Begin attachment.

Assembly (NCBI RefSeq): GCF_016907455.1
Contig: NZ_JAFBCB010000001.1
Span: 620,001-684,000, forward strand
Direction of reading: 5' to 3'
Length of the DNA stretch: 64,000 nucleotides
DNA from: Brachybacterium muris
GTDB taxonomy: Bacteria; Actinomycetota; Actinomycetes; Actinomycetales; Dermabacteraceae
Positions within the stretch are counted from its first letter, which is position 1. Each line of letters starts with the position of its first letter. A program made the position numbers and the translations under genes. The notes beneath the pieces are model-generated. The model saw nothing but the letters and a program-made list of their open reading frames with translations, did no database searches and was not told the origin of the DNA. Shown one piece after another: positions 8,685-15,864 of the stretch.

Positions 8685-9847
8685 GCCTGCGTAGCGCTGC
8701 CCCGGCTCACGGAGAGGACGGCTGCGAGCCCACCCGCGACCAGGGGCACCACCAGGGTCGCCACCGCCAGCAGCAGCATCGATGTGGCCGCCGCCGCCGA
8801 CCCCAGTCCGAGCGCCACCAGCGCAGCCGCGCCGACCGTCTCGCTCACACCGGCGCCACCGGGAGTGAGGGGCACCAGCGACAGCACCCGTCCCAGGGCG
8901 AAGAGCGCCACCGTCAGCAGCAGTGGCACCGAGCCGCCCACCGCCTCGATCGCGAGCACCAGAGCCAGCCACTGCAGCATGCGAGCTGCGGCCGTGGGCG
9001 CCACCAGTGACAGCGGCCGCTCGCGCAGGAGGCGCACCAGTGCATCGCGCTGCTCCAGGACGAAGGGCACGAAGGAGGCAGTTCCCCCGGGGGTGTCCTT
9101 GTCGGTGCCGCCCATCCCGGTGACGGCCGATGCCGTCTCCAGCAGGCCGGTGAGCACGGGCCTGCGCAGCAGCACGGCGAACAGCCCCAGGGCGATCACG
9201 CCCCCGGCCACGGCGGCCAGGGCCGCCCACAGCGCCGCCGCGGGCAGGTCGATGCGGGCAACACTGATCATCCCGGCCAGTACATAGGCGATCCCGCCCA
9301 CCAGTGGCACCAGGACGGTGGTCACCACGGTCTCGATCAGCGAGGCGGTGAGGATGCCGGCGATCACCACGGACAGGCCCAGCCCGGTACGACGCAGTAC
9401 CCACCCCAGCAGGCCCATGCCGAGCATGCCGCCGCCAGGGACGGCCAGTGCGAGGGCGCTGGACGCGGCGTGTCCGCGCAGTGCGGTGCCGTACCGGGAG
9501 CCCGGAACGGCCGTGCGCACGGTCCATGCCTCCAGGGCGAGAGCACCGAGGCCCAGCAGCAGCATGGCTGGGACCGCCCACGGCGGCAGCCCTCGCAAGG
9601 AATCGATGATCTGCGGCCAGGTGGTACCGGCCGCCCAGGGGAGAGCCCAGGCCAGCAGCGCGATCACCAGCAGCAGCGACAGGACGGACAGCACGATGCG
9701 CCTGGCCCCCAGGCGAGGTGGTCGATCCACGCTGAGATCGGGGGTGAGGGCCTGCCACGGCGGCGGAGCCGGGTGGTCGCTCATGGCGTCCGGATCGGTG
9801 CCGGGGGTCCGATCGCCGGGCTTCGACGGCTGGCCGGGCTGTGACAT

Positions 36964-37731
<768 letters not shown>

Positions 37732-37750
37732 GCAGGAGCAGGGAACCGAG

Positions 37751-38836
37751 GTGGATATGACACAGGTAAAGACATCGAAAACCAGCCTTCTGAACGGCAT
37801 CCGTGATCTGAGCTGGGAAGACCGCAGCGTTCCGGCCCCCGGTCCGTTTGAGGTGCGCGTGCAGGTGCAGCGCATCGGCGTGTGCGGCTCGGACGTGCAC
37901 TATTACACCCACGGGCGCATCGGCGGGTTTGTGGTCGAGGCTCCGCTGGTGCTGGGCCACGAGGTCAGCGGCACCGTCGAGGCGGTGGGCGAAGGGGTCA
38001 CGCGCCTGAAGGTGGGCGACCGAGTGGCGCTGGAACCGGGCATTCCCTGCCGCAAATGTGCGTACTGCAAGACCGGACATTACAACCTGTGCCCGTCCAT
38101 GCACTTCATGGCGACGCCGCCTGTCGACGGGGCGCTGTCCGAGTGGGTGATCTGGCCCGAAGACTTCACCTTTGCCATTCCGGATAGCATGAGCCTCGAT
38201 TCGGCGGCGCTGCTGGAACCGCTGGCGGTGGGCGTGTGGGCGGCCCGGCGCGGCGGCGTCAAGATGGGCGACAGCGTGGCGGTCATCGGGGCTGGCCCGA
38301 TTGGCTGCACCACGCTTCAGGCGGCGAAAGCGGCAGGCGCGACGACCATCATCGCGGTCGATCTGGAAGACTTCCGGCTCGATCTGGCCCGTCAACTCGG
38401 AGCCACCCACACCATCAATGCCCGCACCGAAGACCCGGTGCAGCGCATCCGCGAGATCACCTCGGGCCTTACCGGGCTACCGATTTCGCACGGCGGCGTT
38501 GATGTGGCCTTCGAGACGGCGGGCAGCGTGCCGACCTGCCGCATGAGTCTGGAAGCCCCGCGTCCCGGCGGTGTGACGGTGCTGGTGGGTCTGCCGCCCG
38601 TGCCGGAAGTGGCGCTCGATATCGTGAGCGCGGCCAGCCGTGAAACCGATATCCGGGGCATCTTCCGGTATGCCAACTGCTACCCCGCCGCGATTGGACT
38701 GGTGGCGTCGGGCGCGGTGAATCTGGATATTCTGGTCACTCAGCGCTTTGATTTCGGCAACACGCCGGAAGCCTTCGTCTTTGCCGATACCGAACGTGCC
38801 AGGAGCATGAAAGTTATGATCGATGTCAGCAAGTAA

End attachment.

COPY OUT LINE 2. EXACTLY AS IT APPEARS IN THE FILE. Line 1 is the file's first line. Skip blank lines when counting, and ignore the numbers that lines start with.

Contig: NZ_JAFBCB010000001.1